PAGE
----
A new generation of surgical robots will soon aid in ever more complex and precise surgeries. New genomic and immunologically-based therapies will provide us with cures we can’t even imagine yet.

So in addition to the virtues I just mentioned, as physicians, we must also embrace a commitment to self-reflection, lifelong learning, and scientific inquiry.

Yet even as we integrate these new technologies into our practice, and embrace each successive challenge to the status quo, we must also hold fast to the empathy and humanism that make physicians more valuable than any computer program.

The Generative Pretrained Transformer (or GPT), whether version 4 or 8 or 100, will never deliver babies into this world, nor hold the hand of a dying patient to comfort them.

Caring for patients is still the heart and soul of the art of medicine.

Two weeks ago, the U.S. Surgeon General stated that we are suffering from an epidemic of loneliness in our society. He stressed the importance of caring for our patients holistically, of treating not just their symptoms but asking larger questions about the social supports and emotional bonds that help keep them healthy.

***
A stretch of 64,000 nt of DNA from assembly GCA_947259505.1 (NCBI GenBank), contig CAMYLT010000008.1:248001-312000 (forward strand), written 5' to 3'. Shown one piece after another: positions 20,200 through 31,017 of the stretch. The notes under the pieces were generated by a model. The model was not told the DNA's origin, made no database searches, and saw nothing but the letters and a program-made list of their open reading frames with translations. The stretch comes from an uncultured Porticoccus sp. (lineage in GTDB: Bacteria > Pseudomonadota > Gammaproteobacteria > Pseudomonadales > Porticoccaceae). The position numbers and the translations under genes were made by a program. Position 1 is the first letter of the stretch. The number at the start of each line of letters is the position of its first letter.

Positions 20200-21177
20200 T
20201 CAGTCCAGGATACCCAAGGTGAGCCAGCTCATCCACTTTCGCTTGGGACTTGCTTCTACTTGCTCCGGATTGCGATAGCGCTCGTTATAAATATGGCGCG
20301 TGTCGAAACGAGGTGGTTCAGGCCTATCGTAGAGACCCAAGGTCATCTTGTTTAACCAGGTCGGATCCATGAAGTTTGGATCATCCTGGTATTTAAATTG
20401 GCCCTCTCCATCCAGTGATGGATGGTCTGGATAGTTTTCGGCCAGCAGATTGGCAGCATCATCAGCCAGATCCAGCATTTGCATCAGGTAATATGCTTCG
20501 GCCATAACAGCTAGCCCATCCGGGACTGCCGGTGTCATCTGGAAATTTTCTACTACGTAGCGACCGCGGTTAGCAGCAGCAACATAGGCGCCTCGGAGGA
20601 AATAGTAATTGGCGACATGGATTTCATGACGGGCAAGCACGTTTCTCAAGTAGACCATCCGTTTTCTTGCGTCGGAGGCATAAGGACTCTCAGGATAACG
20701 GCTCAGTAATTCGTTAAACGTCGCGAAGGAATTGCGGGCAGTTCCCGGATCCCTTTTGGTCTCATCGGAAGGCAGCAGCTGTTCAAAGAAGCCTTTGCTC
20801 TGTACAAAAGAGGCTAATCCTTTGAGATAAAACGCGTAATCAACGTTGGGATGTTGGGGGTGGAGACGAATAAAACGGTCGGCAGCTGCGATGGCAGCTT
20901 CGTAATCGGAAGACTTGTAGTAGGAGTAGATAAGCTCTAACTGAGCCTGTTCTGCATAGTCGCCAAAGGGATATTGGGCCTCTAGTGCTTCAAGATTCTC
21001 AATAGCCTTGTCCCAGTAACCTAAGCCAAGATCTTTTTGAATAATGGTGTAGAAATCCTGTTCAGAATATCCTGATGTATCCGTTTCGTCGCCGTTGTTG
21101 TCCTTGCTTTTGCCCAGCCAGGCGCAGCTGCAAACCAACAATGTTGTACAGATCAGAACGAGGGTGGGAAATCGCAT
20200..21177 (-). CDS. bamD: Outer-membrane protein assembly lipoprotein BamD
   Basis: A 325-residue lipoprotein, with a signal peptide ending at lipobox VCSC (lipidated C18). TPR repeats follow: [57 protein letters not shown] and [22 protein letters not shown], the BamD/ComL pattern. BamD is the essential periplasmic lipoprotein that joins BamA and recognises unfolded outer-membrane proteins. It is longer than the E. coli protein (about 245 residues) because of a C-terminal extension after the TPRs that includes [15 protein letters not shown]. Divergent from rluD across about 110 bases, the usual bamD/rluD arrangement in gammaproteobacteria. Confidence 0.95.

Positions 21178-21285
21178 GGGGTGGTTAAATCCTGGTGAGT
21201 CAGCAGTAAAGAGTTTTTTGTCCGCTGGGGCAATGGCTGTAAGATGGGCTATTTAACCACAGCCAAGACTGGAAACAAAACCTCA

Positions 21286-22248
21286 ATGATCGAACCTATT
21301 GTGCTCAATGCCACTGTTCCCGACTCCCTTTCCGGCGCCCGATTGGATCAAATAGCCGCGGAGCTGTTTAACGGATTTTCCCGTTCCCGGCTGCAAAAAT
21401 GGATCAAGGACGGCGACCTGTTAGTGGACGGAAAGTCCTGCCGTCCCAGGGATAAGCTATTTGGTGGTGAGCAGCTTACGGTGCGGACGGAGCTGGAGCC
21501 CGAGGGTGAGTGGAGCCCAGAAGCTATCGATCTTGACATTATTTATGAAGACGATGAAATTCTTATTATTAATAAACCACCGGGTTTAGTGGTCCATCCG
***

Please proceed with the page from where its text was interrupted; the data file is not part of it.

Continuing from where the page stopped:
We must ask these questions of ourselves and each other as well – for the pandemic attacked not only our bodies but also the social networks that keep us whole. The past few years, we have spent too much time apart – and we need to re-dedicate ourselves to the value of connection and collaboration to our family, friends, and colleagues.

I just attended a reunion of my residency colleagues, and it reminded me of just how critical they all were in helping me get through those very challenging years of apprenticeship.

So I urge you to stay true to all the values you have acquired at the Morsani College of Medicine – and strive for excellence in all you do.

And as I tell every graduating class, live up to the ancient stoic admonition that: “True happiness lies in the full use of your powers, along lines of excellence, in a life affording scope.”

We are very excited to see all that you will accomplish in your careers. Wherever your future takes you, please know that you always have a home here at the Morsani College of Medicine. Congratulations, Class of 2023!

USF Health Distinguished Professor Remarks

And now it is my pleasure to announce the faculty member who will be the newest recipient of one of the highest academic honors that USF Health can bestow – being named a USF Health Distinguished Professor.

Established in 2007, this title is awarded to senior members of our faculty who have distinguished themselves among their peers both within and outside the university.